Git: under the basics


My boss told me that my goal in this quarter is to working on Continuous Integration for our current product, and all of a sudden I think there’s a lot of gap between the goal and my current skill. The first thing came into my mind is that: “Ohhh, I am still not quite familiar with Git”. After a short period of panic, I sit down to learn about git. And here’s my note.

If you think you could learn git with manual after you learn how to branch, commit and merge, then you might probably be dispointted. Git is very flexible but it do something in a more novel way, so certain understanding of it’s internal is necessary for mastering it, and would be helpful when you look for help in manual. For example, I hear about so many terms such as “HEAD”, “Index”, “Ref”, “Staging Area”, but I could not tell exactly what is that, and I don’t even know how git works. After some diving, I wrapped something very basic in this post.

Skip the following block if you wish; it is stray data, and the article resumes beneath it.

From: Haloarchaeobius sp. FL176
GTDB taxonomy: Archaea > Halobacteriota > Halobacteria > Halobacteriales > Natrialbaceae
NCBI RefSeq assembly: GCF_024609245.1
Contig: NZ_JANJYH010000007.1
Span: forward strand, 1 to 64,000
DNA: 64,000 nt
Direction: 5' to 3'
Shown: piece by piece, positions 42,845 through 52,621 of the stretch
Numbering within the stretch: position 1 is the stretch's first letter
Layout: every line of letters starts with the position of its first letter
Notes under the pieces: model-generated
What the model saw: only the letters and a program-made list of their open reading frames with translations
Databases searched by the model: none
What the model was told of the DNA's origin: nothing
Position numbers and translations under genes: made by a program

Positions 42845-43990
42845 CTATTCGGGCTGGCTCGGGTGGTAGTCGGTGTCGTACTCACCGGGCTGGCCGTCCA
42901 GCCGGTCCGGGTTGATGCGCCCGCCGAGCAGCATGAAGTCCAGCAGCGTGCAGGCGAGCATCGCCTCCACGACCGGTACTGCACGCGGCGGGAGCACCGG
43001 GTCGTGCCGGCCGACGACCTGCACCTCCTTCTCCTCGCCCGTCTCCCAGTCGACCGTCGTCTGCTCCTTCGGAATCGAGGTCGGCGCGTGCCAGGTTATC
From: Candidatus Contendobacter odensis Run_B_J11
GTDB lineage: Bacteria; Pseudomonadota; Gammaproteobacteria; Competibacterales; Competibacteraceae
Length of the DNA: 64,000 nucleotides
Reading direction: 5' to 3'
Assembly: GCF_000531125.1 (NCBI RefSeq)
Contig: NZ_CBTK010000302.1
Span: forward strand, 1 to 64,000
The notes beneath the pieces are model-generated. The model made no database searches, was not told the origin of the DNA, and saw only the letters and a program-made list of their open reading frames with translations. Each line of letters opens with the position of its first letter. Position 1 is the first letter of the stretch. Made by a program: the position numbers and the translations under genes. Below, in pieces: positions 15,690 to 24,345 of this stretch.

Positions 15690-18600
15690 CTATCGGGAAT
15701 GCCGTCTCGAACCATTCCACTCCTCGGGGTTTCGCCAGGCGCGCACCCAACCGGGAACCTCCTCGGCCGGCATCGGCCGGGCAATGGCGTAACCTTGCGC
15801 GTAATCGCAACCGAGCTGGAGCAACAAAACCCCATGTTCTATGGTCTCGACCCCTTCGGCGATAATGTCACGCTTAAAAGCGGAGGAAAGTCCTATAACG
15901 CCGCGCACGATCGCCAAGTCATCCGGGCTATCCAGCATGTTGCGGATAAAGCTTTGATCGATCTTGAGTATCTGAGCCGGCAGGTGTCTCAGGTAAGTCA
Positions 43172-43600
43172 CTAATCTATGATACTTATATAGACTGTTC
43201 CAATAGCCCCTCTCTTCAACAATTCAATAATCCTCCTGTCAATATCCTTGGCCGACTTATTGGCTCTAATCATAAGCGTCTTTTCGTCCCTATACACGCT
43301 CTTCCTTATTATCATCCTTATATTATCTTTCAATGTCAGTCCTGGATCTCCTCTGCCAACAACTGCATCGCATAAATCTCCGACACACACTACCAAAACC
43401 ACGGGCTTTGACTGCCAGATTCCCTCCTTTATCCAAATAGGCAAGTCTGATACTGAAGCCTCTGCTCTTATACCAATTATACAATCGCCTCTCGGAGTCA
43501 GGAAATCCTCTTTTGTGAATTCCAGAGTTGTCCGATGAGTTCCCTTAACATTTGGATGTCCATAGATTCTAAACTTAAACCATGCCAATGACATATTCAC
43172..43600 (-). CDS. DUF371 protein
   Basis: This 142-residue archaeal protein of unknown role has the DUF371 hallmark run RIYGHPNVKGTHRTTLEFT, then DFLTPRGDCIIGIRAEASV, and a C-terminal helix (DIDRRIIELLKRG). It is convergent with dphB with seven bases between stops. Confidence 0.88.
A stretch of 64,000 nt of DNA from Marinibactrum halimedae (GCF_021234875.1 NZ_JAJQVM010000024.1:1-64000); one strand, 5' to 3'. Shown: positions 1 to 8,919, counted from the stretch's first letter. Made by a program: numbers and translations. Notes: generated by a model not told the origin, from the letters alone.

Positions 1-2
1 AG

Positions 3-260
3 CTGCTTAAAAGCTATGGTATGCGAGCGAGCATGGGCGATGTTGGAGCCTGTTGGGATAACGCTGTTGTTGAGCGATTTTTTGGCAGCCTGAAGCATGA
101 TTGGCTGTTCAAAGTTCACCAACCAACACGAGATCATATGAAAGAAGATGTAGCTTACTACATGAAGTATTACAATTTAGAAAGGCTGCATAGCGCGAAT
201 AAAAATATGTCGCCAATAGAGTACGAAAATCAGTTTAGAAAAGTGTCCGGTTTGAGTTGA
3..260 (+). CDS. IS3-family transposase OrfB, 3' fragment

Read More

Sync two Git remote repositories

In Yahoo we use Gerrit as our code review tool. Engineers commit code changes to Gerrit for review. After code has been reviewed by peers, Gerrit help push to Github. However sometimes bad thing happens.

For example, if a committer forget to setup Gerrit env and the code is committed and pushed to Github directly (because he has this permission to do so), he will notice this soon because future changes from Gerrit might break. Then he try to submit a review for the missing commit to Gerrit with an “git commit —amend” to generate a change-id (which is used by Gerrit). Because “—amend” generate different commit-id, so after the review is passed, even the content is the same, the commit-id in two remote repo (Gerrit and Github) is different, which leads to future reviews are still not able to pushed to Github from Gerrit and sometimes new review could not be submitted.

So how could we fix it? It would be a good idea to push changes from Github to Gerrit to get them in sync. Here are two options.

Read More